Researchers Develop New Process That Determines Who’s Behind The camera
Two researchers, Christopher Thomas and Adriana Kovashka, from the University of Pittsburgh recently conducted a research study using computer vision to identify the photographer behind the camera. (Computer Vision via Wikipedia: is a field that includes methods for acquiring, processing, analyzing, and understanding images and, in general, high-dimensional data from the real world in order to produce numerical or symbolic information, e.g., in the forms of decisions.). Thomas and Kovashka used a dataset of exactly 119,806 photographs from famous photographers like Dorothea Lange, Ansel Adams, Jack Delano, and Carl Van Vechten, etc., in order to find out who’s behind the camera.
Computer vision has been successfully applied in identifying artists with their paintings, rather than attributing photographs with the photographer. The researchers decided to conduct their study titled: “Who’s Behind the Camera? Identifying the Authorship of a Photograph” through using computer vision to determine if it was possible to identify the photographer behind the photograph.
According their study, it was more challenging than traditional identification of artwork because paintings are much easier to identify through visual cues such a brush strokes. To make the research study work they had to test high-, intermediate-, and low-level features to match photographer to photograph.
The low-level features are criteria with no semantic meaning (color histogram, holistic representation of properties like openness and ruggedness of a scene), intermediate-level features (local features used to find detectors and descriptors), and high-level features (Object Banks using spatial pooling approach to distinguish location of the object detection in the descriptor; and the use of Deep Convolutional Networks, usin 60 million parameters and 500,000 neurons to identify different features).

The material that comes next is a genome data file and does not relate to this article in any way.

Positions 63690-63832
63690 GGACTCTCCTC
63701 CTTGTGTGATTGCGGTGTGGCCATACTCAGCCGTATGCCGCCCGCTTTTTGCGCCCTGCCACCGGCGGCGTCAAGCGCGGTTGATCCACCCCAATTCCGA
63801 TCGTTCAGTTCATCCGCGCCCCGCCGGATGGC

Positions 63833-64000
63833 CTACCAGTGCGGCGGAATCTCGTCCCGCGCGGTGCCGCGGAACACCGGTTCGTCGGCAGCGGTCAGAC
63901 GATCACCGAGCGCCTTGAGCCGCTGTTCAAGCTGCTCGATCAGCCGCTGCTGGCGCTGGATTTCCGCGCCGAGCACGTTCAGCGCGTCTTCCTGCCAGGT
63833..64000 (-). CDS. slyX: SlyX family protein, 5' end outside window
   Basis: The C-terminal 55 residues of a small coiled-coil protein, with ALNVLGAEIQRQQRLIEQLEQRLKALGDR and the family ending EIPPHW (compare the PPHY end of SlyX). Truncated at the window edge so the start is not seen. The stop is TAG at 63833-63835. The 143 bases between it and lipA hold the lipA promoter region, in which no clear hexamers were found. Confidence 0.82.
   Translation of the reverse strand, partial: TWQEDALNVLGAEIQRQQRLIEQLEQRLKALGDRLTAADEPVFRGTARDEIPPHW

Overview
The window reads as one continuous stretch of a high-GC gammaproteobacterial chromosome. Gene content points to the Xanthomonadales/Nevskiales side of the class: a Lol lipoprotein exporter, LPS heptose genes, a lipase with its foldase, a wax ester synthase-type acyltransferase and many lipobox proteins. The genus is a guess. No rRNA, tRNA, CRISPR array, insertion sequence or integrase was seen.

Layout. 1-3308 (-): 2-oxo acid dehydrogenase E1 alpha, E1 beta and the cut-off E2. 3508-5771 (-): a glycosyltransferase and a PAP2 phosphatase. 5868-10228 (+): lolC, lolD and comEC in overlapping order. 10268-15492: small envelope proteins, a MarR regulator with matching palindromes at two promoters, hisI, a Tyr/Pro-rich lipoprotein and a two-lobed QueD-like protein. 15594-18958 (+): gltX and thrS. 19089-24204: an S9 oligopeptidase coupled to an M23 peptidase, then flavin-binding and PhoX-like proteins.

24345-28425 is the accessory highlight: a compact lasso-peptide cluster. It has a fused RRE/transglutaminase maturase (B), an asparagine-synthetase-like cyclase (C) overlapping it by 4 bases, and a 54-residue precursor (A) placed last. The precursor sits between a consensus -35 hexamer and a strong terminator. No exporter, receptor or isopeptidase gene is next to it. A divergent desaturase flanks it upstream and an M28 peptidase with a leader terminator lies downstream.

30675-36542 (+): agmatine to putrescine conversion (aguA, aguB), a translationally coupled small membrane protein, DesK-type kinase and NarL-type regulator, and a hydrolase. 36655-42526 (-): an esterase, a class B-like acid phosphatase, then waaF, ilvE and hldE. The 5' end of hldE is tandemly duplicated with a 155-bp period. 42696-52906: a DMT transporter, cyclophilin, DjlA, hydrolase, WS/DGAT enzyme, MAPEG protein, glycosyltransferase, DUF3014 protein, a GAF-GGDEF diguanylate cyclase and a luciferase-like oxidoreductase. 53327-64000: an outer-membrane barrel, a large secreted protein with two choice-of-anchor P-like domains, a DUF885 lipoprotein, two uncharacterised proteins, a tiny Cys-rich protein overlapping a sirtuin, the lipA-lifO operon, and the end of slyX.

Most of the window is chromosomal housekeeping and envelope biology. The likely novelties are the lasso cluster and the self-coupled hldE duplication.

The study used the work of 25 well-known photographers by randomly sampling 20 images per photographer to create a test set of 460 images. They used a Multiclass Support Vector (algorithm) with each of these low, intermedia, and high-level features with linear kernels and class weight so that the photographers had equal weight during experimentation. They ran the test model 10 times and were able to gather 200 testing images per photographer.
The results indicate that by using this computer vision model we can utilize higher-level features/collected semantic information within photographs to distinguish the photographer behind the photographs. Their findings seems to suggest that they have constructed a new way of ‘fingerprinting’ or determine photographers and their images.
With this process we will be able to confirm whether or not an image was made by a famous photographer, and to possibly match unknown photographs to photographers. Another application may be that it will help search engines detect false positive results to correctly identify an image to its author.
The study has created a new model to determine who’s behind the camera, and a new process that better understands images in a more semantic way through identifying high-fidelity metadata that uses space, color, position, time frame, and other indicators to identify images and their creators. In the future this could be a more effective and software enabled way of proving copyright and image authorship instead of using a low-level features that experts have use to spot fake paintings and forgeries via brush stroke, paint used, etc.